Lono Waiwaiole is the author of the successful Wiley series. Set in his adopted city of Portland, each book has been inspired by an actual event: the murder of a stripper launched Wiley’s Lament, the murder of an upper-class executive by a pimp became Wiley’s Shuffle, the murder of a Portland blues musician turned into Wiley’s Refrain, and the biggest drug bust in the history of the Big Island of Hawai`i was spun into Dark Paradise. But when it came to his latest instalment, the prequel LEON’S LEGACY, Waiwaiole draws on his personal experience as a teacher and coach to pay tribute to another tragic Portland crime.
LEON’S LEGACY addresses what must have happened to Wiley and Leon after their high-school collaboration to put them in their respective places twenty years later. Waiwaiole talks to me about his characters, the inspiration behind the series, and the places that motivate him.
LEON’S LEGACY is the prequel to your award-winning Wiley series. When writing the series did you always intend to go back in time?
The fact that the two protagonists met as hoopers during high school is referred to in all three books, so I guess it was natural to wonder what that meeting was like. At the same time, I started wondering if it would be possible to introduce the series to younger readers by putting the characters in high school.
How have Leon and Wiley developed from LEON’S LEGACY to the later entries in the Wiley series?
Wiley came first, and the idea for his character was sparked from a story in the Portland newspaper. The report said the nude body of a young woman was found in the dumpster behind a strip club during the night. I immediately saw her as somebody’s daughter, probably because I was the father of a young woman myself at the time. I began to wonder what kinds of things must have happened to put her in a strip club dumpster, and what it would be like to be her father and to get this kind of news.
Leon came second, and I felt a need for him because Wiley had been off the rails of his own life for quite a while when this happened (it wouldn’t have happened otherwise, right?) and was more than a little dysfunctional. I saw Leon as an old friend who was the polar opposite. Then I gave him an incentive close to equal to Wiley’s—he had been in an affair with the daughter, which was responsible for her estrangement from her father in the first place—and then pointed them at the bad guy and just got out of the way.
What kind of research do you have to do to make these stories so realistic?
All four of my previous books were built from the foundation of something that really happened. These events provide a realistic frame to work within from the start, but they weren’t difficult to discover—they all jumped out at me from the local news media. Same thing with the bad guys: the prototypes for the villains in Shuffle and Refrain, for example, came right out of the newspaper.
I think the motivation for LEON’S LEGACY began long before I started writing the series, when one of the players I coached was killed by a gangbanger who thought he was shooting someone else. LEON’S LEGACY is a tribute to that player.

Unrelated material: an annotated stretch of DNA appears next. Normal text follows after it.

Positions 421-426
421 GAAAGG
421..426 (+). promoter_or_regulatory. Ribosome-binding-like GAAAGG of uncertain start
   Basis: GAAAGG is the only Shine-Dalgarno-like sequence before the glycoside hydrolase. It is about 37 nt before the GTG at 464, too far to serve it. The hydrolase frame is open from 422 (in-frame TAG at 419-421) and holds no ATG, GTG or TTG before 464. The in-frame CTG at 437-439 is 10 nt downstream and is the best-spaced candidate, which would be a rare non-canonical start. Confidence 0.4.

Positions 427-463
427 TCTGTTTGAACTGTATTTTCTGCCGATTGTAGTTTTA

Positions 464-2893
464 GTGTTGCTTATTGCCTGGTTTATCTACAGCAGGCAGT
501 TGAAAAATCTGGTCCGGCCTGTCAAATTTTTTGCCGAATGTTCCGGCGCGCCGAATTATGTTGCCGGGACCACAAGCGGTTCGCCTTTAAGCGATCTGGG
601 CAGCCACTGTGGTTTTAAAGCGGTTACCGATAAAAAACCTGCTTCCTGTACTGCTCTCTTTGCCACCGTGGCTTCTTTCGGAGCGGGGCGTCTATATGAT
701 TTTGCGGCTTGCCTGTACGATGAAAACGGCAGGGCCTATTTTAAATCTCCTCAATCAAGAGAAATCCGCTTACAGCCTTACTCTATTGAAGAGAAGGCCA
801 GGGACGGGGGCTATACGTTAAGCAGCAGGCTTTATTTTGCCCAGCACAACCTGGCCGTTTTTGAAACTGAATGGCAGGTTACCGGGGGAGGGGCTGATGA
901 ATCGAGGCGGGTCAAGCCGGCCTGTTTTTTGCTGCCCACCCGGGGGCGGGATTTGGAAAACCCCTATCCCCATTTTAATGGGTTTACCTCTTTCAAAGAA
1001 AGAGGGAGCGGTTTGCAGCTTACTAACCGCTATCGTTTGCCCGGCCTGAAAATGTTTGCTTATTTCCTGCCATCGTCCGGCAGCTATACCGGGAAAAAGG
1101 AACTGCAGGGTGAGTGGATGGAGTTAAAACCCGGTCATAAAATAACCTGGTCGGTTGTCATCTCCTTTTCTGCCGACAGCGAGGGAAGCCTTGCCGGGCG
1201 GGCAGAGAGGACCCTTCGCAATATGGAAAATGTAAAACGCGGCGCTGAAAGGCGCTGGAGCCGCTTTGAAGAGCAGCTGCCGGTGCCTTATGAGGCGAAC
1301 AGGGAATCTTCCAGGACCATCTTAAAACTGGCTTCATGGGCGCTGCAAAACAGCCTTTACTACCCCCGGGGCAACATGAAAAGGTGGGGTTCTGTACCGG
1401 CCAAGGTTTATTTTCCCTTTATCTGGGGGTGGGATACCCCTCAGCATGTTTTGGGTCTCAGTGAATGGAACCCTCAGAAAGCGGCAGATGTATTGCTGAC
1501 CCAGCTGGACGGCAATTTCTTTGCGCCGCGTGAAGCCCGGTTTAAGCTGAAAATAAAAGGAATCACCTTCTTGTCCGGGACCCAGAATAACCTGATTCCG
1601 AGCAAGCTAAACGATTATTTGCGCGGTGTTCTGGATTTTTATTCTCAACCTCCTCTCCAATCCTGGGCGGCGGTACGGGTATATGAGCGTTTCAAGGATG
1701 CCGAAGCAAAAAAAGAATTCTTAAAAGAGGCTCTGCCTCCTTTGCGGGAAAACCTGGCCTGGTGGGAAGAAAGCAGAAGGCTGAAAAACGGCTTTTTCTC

Hawai`i is a major feature about your writing. What is it about the island that compels you to set some of your stories there?
My father was a full-blooded Hawaiian, but I was not raised by him or in Hawai`i so I had almost no practical connection to that ethnicity. I gave Wiley that same history and made it part of his dysfunction—he has stuffed feelings of loss around this issue for his entire life when we meet him, but one of the things that happens over the series is he slowly begins to fill in those blanks. I finally got to live in Hawai`i for the first time shortly after Wiley’s Lament came out, and my two years on the Big Island made it possible for me to set the third book of the series there.
But Leon’s Legacy is set in Portland.
I moved to Portland right before my senior year in high school and have lived in the area almost all of the time since. It’s an interesting place in a lot of ways—for one random example, we lead the nation in strip clubs per capita. That doesn’t exactly square with our national reputation, but it is truly of a piece with the city’s red-light history.
Are we going to get another Wiley book or is this the final book in the series?
I am writing the next book in the series now; Wiley’s Return should be finished by the time this interview is published. That might be the end, although I may write another book somewhere in the gap between LEON’S LEGACY and Wiley’s Lament. Beyond that, I am partway into what could be a new series featuring Sam Adams, the police detective from the Wiley series. One of the reasons the Wiley series has to end soon is the age-old problem of creating endless believable scenarios for regular people—police detectives don’t have that problem.
Lono Waiwaiole is the only half-Hawaiian writer of noir crime fiction in the world. His four novels include Dark Paradise, an examination of the underside of his ancestral homeland published by Dennis McMillan in 2009 and still the harshest light ever brought to bear on that topic. He writes full-time (now that he’s too old to do much of anything else) in his adopted home of Portland, Oregon. He was previously a newspaper and magazine editor, a high-school teacher and basketball coach, and a professional poker player. Leon’s Legacy is a prequel to his three Wiley novels — Wiley’s Lament, Wiley’s Shuffle and Wiley’s Refrain.
To learn more about Lono, please visit his website.
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